Computer Graphics Laboratory ETH Zurich


Automatic Jumping Photos on Smartphones

C. Garcia, J.C. Bazin, M. Lancelle, M. Gross

Proceedings of International Conference on Image Processing (ICIP) (Paris, France, October 27-30, 2014), pp.


Jumping photos are very popular, particularly in the contexts of holidays, social events and entertainment. However, triggering the camera at the right time to take a visually appealing jumping photo is quite difficult in practice, especially for casual photographers or self-portraits. We propose a fully automatic method that solves this practical problem. By analyzing the ongoing jump motion online at a fast rate, our method predicts the time at which the jumping person will reach the highest point and takes trigger delays into account to compute when the camera has to be triggered. Since smartphones are more and more popular, we focus on these devices which leads to some challenges such as limited computational power and data transfer rates. We developed an Android app for smartphones and used it to conduct experiments confirming the validity of our approach.


We track the jumping person's face and recognize a typical pattern when gathering momentum. This enables to detect when the person is in the ballistic phase, i.e. not touching the ground. With several frames we estimate the ballistic trajectory and predict the highest point. As long as there is enough time, more measurements are taken to refine the estimate. Finally, the camera is triggered in time, taking the trigger delay into account.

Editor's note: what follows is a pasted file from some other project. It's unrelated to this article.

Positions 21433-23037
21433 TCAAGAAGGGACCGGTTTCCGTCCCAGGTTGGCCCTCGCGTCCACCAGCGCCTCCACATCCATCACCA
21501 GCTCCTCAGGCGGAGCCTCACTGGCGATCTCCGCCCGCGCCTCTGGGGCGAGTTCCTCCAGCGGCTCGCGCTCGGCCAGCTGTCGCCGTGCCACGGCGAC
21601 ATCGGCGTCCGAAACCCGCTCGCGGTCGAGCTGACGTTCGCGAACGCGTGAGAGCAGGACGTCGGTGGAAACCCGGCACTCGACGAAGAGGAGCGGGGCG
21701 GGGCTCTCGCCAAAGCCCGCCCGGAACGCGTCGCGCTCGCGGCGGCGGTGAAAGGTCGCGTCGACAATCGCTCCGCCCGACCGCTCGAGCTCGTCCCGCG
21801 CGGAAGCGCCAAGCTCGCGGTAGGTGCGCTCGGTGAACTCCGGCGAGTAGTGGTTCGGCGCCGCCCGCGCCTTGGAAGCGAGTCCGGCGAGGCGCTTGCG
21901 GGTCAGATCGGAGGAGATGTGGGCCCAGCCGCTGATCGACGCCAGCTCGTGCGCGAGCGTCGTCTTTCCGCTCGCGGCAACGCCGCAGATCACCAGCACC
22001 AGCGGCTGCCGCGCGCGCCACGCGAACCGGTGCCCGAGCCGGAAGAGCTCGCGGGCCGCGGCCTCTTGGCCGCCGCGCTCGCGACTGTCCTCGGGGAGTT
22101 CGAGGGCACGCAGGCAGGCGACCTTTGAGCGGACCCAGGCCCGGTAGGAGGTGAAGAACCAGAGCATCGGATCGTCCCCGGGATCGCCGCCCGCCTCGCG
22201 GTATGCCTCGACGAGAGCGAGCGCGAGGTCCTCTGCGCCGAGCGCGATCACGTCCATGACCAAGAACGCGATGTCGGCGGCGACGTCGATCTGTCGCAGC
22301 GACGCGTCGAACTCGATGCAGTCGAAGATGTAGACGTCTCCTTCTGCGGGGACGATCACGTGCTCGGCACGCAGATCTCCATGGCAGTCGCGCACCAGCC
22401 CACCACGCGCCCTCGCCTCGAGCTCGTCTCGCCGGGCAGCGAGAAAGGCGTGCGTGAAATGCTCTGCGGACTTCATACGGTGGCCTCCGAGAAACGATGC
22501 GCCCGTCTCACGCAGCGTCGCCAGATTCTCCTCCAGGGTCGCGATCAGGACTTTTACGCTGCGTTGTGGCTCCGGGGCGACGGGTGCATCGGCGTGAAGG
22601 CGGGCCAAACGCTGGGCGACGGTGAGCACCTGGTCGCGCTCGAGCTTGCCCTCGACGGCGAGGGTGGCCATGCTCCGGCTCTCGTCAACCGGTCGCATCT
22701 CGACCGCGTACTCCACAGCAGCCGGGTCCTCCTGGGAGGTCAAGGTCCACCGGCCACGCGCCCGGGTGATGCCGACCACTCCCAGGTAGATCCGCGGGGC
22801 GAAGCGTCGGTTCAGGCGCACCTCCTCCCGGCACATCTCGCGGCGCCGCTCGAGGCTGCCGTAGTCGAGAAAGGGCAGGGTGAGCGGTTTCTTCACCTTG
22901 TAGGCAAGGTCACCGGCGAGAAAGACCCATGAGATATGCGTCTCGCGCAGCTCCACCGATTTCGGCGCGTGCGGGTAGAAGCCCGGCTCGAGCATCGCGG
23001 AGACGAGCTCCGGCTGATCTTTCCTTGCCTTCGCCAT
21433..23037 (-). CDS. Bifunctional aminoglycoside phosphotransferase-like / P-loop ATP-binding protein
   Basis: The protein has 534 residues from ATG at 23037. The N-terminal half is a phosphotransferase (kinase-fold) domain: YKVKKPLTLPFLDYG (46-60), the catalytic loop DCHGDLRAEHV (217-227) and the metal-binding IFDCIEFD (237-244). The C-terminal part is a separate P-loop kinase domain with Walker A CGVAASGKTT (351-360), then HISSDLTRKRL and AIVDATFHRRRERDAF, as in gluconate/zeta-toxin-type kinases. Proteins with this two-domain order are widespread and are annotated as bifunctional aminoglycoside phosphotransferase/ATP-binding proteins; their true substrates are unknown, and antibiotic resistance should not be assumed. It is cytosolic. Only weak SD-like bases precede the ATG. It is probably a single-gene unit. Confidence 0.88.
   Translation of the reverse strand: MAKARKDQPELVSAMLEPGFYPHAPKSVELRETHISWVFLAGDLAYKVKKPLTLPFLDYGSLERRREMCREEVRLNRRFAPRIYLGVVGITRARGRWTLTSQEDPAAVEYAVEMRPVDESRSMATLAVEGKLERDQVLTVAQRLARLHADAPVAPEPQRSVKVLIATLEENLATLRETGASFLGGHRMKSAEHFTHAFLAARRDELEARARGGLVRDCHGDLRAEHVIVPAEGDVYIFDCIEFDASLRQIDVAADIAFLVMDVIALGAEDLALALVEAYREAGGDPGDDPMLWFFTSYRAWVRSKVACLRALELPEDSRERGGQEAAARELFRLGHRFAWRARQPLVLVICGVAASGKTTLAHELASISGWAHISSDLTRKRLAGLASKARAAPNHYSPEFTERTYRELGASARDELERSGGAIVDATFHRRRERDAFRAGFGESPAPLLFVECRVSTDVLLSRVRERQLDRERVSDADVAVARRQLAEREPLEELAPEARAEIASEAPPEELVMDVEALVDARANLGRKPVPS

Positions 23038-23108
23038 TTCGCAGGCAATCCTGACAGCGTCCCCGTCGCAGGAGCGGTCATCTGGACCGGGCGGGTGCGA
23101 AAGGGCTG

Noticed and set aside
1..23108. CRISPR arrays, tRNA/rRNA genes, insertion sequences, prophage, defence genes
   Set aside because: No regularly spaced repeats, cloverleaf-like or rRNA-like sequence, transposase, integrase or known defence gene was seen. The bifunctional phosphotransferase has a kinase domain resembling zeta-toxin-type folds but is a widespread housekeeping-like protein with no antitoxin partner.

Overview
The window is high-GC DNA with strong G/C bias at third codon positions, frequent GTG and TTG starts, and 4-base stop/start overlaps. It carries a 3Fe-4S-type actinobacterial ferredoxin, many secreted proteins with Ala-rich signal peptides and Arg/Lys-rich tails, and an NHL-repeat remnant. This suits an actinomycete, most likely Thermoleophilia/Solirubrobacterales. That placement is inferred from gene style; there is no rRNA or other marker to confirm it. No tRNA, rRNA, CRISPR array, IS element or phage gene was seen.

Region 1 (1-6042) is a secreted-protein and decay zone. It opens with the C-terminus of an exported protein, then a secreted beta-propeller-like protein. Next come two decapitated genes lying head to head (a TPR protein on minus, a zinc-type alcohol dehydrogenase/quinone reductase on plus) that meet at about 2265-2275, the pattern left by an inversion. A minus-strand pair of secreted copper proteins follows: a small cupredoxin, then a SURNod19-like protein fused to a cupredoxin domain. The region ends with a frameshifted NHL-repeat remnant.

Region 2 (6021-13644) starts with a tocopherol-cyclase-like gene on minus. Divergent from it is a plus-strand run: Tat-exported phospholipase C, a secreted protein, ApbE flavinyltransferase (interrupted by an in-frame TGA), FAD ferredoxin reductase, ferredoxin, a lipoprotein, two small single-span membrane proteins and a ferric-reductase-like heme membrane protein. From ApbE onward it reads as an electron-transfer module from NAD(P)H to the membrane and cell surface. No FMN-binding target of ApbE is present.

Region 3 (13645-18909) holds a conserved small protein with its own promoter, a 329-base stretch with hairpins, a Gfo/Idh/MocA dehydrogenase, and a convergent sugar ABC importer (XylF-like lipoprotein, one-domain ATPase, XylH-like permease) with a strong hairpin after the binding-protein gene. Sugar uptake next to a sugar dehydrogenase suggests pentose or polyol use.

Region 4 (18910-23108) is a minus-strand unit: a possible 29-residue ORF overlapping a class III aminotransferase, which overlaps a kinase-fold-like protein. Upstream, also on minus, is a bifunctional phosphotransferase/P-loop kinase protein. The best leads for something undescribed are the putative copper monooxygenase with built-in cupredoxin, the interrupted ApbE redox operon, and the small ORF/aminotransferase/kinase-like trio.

Figure 1: Example of jumping photo results that were automatically triggerd by the smartphone.

Our approach is implemented as an Android app and deployed on multiple smartphones. The user launches our app, frames the shot via the displayed preview and then simply needs to click on a “start” button. Then, the processing is performed on low-resolution images in real-time and in an automatic manner, and captures a high-resolution picture of the jump. In case the face detection does not work, e.g. for a person not directly facing the camera, the user can tap on the smartphone screen to manually select the face or another textured part of the jumping person that is then tracked automatically.
More than 70% of the tested sequences have a temporal error of less than 40ms. It shows that, in practice, despite potential noise sources, our method can still estimate the triggering time accurately.


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